Bug 647786

Summary: ls should show an indicator when there are file capabilities associated with a file
Product: [Fedora] Fedora Reporter: Daniel Walsh <dwalsh>
Component: coreutilsAssignee: Kamil Dudka <kdudka>
Status: CLOSED WONTFIX QA Contact: Fedora Extras Quality Assurance <extras-qa>
Severity: medium Docs Contact:
Priority: low    
Version: rawhideCC: james.antill, jantill, kdudka, ovasik, pebolle, pp, scottt.tw, sgrubb, tmraz, twaugh
Target Milestone: ---Keywords: FutureFeature
Target Release: ---   
Hardware: Unspecified   
OS: Unspecified   
Fixed In Version: Doc Type: Enhancement
Doc Text:
Story Points: ---
Clone Of: Environment:
Last Closed: 2016-06-15 10:31:59 EDT Type: ---
Regression: --- Mount Type: ---
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oVirt Team: --- RHEL 7.3 requirements from Atomic Host:
Cloudforms Team: ---

Description Daniel Walsh 2010-10-29 08:57:08 EDT
Description of problem:

James Antill sugests

 I don't think you need to display them, just display something that
says "this is more than it seems" ... like ACLs. Something as simple as
"-rwcr-xr-x." instead of "-rwsr-xr-x." for setuid.
Comment 1 Kamil Dudka 2010-10-29 09:13:09 EDT
Files with capabilities are already colorized by default when colors are enabled (default for a tty and interactive shell session, through alias ls='ls --color=auto').

James, have you finally resolved your performance problems with this feature? bug 467508
Comment 2 James Antill 2010-10-29 09:21:02 EDT
I don't think having colour for caps. is bad, but I don't think it's enough. Is there a significant problem with changing the mode output?

Also, due to 467500 I have "CAPABILITY 00" in .dir_colours ... I can probably remove it now, as this is a completely new machine, but...
Comment 3 Kamil Dudka 2010-10-29 09:28:19 EDT
I am just asking about the performance impact.  Nobody else has spotted it for the last two years, so I'd like to know if it was configuration specific.

The main difference is that now it can be easily turned off through $LS_COLORS and get back the old behavior.  If we make it hardwired, there will be no such choice.
Comment 4 Pekka Pietikäinen 2010-10-29 10:01:13 EDT
Is allowed by IEEE Std 1003.1-2004 btw:


-    None of the attributes of 'S', 's', 'T', 't', or 'x' applies.

Implementations may add other characters to this list for the third character position. Such additions shall, however, be written in lowercase if the file is executable or searchable, and in uppercase if it is not.

Probably something that should be decided upstream, though.
Comment 5 Paul Bolle 2010-11-07 07:49:47 EST
I had trouble finding this report even though I knew it existed. If the typo in the summary would be corrected I might find this one quicker next time (ie, s/capabilties/capabilities/). But I'm not allowed to edit the summary.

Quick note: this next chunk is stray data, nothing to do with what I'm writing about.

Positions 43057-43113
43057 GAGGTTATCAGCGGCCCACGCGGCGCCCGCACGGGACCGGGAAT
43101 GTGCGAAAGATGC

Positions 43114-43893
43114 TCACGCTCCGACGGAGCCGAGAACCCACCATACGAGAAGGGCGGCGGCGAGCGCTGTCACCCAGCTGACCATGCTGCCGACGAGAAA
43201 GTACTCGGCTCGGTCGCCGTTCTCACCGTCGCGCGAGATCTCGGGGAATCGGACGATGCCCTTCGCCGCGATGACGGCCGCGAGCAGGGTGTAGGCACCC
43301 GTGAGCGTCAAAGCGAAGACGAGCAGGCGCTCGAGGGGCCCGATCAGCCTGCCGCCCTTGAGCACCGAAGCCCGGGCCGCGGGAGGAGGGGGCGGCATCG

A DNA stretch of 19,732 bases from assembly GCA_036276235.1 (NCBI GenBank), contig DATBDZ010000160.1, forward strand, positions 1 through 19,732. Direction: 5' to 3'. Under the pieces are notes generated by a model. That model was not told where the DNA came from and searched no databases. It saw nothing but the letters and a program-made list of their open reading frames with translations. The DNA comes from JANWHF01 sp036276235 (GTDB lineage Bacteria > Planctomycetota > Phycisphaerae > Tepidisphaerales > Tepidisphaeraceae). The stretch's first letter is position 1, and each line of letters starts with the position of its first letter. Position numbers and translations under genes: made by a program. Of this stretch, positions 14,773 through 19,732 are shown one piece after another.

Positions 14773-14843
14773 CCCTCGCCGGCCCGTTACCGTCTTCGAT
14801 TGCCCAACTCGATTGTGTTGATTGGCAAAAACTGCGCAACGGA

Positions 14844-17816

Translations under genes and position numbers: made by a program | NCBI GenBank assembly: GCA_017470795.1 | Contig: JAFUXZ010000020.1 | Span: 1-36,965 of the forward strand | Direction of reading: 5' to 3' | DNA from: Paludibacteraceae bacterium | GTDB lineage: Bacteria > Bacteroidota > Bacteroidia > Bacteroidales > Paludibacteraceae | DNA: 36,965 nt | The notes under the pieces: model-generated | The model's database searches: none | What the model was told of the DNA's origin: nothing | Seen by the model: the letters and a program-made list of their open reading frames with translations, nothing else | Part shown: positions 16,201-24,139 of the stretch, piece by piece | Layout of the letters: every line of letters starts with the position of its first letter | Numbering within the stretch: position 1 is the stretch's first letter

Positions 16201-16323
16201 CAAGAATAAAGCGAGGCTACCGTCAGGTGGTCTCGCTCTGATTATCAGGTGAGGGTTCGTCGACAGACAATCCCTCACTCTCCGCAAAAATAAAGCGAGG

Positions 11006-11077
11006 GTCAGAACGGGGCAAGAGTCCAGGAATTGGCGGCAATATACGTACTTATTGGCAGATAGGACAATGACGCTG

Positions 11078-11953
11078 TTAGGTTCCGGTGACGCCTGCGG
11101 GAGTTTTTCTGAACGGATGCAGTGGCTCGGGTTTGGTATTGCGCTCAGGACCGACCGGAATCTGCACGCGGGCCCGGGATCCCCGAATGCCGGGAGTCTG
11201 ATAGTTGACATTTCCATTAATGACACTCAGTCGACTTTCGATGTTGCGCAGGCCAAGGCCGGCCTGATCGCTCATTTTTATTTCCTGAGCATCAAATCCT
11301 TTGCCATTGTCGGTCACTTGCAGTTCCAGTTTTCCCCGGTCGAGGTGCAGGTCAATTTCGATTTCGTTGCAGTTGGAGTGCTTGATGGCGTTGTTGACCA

Comment 6 Kamil Dudka 2010-11-07 08:42:30 EST
Typo fixed, thanks for the notice.
Comment 7 Kamil Dudka 2012-07-22 09:12:58 EDT
upstream position:

Comment 8 James Antill 2012-07-23 16:41:50 EDT
 I understand the desire that ls should be fast, esp. as people will compare without knowing what it has to do ... and I'd be happy with '+' processing not being their by default with -l. But currently it is, and the info. documentation says:

     GNU `ls' uses a `.' character to indicate a file with an SELinux
     security context, but no other alternate access method.

     A file with any other combination of alternate access methods is
     marked with a `+' character.

...which would imply that a '+' would appear for a file with setcaps. Also, AIUI, the only way to currently tell is via. the colour difference (and that's decidedly non-obvious to "normal" people).

 The whole thing is kind of annoying because a lot of people have colours on by default, so the test is "free" but invisible.

 I can understand the desire not to have --long appear different depending on if colours are used. Maybe have the acl/selinux tests off by default and have a --long-access-methods=yes/no/auto ... where auto turns it on when colours are used (maybe even when the ca attribute is set)?
Comment 9 James Antill 2012-07-23 16:43:43 EDT
 Also, in reply to comment #3 ... AFAIK I haven't seen the performance problem on other machines. But as I said, the original machine stopped being used and it seemed very FS specific (as copying the data to a new dir. wouldn't ever trigger the problem, IIRC).
Comment 10 Ondrej Oprala 2013-04-02 11:09:04 EDT
I tested ls with and without checking capabilities (--color={yes,no}) on a set of 25000 fresh (so hopefully not yet cached) files with capabilities set and separated into a directory tree of several levels. The difference between runs was less than 0.1s.
Comment 11 Ondrej Vasik 2013-08-15 10:11:24 EDT
^ was proposed for the capabilities identification and the item is in upstream todo list.
Comment 12 Fedora Admin XMLRPC Client 2016-06-13 05:04:53 EDT
This package has changed ownership in the Fedora Package Database.  Reassigning to the new owner of this component.
Comment 13 Kamil Dudka 2016-06-15 10:31:59 EDT
(In reply to Ondrej Oprala from comment #10)
> I tested ls with and without checking capabilities (--color={yes,no}) on a
> set of 25000 fresh (so hopefully not yet cached) files with capabilities set
> and separated into a directory tree of several levels. The difference
> between runs was less than 0.1s.

While this might be true for a local file system, there can be much bigger  performance penalty for a remote file system.

(In reply to Kamil Dudka from comment #7)
> upstream position:
> http://debbugs.gnu.org/cgi/bugreport.cgi?bug=12020#19

Nobody has proposed a solution that upstream would like.  I do not think myself this proposal is a good idea and will not advocate it upstream.

Closing WONTFIX.  Feel free to reopen once there is agreement on a solution in the upstream community of GNU coreutils.